Over 80% of patients with prostate cancer respond to androgen deprivation using drugs or surgery that marked reduce male sex hormone (testosterone) and related androgen levels from the body. Anti-androgens are a class of drugs that specifically block the entry of testosterone into cells of the body, thus preventing its biological effects. Examples of such drugs that are available on the U.S. market include flutamide (Eulexin®), bicalutamide (Casodex®) and nilutamide (Nilandron™). Cyproterone (Androcur) is another anti-androgen that is not available in the U.S.
In approximately 50% of patients whose cancer has started to grow again despite treatment that includes an antiandrogen, the cancer has been noted to regress by simply stopping the anti-androgen. This unusual response is referred to as the Anti-Androgen Withdrawal Response (AAWR). Scientists theorize that prostate cancer cells exposed to antiandrogens for a prolonged time may mutate (undergo genetic change) that paradoxically causes the anti-androgen to stimulate cancer growth.
Although more research is needed, we believe a trial of stopping the anti-androgen for a period of time is warranted in order to determine whether or not an AAWR may occur before considering other types of treatment. A review of the scientific studies that support this treatment approach follows below:
The anti-androgen withdrawal response (AAWR) may be seen, in up to 50% of patients who have PSA relapse while receiving androgen blockade. An AAWR response usually lasts 6 to 8 months, but for some patients, may last as long as 2 years.
Reports of AAWR in the medical literature
Prostate specific antigen (PSA) decline after anti-androgen withdrawal was first reported with flutamide (Eulexin®) by Dupont et.al. (Dupont A, Gomez J. et al. Response to flutamide withdrawal in advanced prostate cancer in progression under combination therapy. J Urol 150:908-913, 1993). These authors observed an AAWR in 30 of 40 of patients (75%) (1 complete, 3 partial, 26 stable disease). The average AAWR duration was 14.5 months (range 3.6-29.9 months). Patients in this study had reportedly developed a rising PSA after initially responding combined hormone blockade (CHB) for a relatively long time (average duration 46.8 +/- 4.5 months).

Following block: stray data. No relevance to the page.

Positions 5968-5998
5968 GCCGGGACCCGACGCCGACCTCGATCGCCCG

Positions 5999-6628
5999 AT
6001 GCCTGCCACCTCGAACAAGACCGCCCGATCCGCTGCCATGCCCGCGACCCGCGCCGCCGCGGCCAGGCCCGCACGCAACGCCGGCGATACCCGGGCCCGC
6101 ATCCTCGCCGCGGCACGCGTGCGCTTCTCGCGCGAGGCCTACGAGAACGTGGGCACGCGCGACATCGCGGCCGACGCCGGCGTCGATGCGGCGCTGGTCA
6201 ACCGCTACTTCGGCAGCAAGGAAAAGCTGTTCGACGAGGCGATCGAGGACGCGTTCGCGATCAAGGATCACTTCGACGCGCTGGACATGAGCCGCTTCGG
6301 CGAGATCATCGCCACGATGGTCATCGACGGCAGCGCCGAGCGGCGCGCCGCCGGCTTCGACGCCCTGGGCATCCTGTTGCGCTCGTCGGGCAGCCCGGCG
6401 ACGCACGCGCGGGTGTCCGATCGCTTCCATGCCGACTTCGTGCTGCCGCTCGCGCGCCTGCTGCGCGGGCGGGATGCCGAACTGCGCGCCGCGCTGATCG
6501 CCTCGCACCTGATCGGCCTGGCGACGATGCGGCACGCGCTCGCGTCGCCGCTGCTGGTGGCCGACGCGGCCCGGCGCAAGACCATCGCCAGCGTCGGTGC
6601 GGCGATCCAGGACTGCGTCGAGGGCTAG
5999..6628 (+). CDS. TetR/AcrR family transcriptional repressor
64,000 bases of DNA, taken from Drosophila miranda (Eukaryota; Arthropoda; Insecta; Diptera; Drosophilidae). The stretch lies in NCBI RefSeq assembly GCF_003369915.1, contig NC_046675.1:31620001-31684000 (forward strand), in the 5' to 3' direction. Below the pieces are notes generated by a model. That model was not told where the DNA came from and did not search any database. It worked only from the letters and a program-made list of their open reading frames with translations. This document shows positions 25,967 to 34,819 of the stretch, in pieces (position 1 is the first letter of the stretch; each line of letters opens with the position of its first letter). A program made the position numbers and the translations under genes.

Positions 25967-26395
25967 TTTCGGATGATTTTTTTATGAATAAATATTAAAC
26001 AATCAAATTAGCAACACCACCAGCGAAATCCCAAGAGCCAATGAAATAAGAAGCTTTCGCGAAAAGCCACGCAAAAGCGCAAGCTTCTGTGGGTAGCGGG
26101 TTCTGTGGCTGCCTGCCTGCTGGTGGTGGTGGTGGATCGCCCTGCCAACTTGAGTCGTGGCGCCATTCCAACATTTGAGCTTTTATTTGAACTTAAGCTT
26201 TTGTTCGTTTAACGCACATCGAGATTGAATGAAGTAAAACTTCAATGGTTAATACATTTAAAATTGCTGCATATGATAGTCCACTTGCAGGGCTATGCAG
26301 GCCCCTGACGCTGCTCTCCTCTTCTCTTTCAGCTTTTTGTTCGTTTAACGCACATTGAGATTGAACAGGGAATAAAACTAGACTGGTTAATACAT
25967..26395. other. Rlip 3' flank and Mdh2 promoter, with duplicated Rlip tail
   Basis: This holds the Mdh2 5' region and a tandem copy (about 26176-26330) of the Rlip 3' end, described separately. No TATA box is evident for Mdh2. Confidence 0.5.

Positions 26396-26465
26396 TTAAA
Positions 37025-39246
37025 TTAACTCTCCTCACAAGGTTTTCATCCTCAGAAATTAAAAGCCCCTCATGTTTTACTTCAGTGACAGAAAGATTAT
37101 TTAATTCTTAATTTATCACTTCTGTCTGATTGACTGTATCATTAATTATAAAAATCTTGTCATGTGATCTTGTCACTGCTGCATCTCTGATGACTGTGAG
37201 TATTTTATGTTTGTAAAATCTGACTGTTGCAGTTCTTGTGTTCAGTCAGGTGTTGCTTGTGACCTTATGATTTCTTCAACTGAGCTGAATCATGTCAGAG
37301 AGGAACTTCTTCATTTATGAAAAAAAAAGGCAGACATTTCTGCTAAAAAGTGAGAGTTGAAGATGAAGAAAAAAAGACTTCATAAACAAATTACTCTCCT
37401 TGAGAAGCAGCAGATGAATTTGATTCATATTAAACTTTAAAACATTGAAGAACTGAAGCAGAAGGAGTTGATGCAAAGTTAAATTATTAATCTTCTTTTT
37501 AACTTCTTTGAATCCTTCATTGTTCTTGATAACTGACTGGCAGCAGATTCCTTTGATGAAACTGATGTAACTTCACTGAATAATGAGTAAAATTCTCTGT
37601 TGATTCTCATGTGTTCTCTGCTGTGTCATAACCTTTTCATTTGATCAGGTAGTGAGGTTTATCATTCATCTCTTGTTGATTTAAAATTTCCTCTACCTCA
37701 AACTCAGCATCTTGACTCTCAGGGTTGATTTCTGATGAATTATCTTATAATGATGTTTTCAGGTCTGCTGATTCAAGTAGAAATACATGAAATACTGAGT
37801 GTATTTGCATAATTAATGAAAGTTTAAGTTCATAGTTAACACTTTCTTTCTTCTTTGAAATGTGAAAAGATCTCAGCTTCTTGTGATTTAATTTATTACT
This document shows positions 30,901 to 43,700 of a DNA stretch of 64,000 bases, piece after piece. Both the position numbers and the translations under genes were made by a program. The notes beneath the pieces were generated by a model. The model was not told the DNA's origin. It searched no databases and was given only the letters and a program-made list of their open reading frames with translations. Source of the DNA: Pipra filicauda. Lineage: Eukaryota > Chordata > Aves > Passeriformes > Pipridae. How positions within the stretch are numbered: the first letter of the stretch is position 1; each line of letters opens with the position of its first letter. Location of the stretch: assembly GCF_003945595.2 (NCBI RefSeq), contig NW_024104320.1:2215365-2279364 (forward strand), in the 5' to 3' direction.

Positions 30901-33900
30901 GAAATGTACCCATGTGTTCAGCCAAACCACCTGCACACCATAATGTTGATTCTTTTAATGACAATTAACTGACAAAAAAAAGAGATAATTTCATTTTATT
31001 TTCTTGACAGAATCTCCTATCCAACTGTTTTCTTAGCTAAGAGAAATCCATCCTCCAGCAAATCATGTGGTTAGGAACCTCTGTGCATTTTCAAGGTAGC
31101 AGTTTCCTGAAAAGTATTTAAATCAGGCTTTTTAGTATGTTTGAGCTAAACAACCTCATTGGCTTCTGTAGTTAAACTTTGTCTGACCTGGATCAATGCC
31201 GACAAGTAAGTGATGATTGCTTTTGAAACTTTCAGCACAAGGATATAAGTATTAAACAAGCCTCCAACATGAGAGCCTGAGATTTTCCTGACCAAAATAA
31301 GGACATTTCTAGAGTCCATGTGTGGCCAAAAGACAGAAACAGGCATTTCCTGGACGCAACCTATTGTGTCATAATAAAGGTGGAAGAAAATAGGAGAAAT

Kelly and Scher reported an AAWR in 10/35 of patients (29%) after 3 months of flutamide withdrawal (Kelly WK and Scher H: Prostate specific antigen decline after antiandrogen withdrawal: the flutamide withdrawal syndrome. J Urol 149:607-609, 1993). They defined response by a PSA decline of 50% or more (range 37% to 89% decline. In contrast to Dupont, their median response was only 5+ months compared to 14.5 months reported by DuPont. Twenty-five of these patients received CHB as initial treatment, of whom 10 (40%) had an AAWR. Ten patients who received flutamide after PSA relapse on “monotherapy” (a LHRH agonist or orchiectomy alone) did not have an AAWR, nor did any of the other patients who did not receive CHB as their initial hormone treatment.
A similar withdrawal response was reported with another non-steroidal anti-androgen, bicalutamide (Casodex®) by Small and Carroll at UCSF (Small EJ and Carroll PR: Prostate-specific antigen decline after Casodex withdrawal: evidence for an antiandrogen withdrawal syndrome. Urology, 43:408, 1994) and also by Nieh at the Lahey Clinic (Nieh PT: Withdrawal phenomenon with the antiandrogen Casodex, J Urol, 153:1070-1073, 1994). In these studies, the authors referred to this PSA response as the “antiandrogen withdrawal syndrome.”
An AAWR using chlormadinone acetate (a steroidal anti-androgen available only in Japan) was reported in 2 patients who had greater than 50% PSA declines and significant symptom improvement when this antiandrogen was withdrawn (Akakura K, et.al.: Anti-androgen withdrawal syndrome in prostate cancer after treatment with the steroidal antiandrogen chlormadinone acetate. Urol, 45:700-5, 1995). The above findings provide evidence that a PSA decline is a general response to withdrawal of several classifications of anti-androgens,
Further generalization of withdrawal syndromes has been demonstrated with other hormonal agents active in prostate cancer. Dawson and McLeod from Walter Reed Army Medical Center in Washington DC reported a similar withdrawal response to megestrol acetate (Dawson NA and McLeod DG: Dramatic PSA decline in response to discontinuation of megestrol acetate in advanced prostate cancer; expansion of the antiandrogen withdrawal syndrome. J Urol, 153:1946-47, 1995)
The molecular basis for an AAWR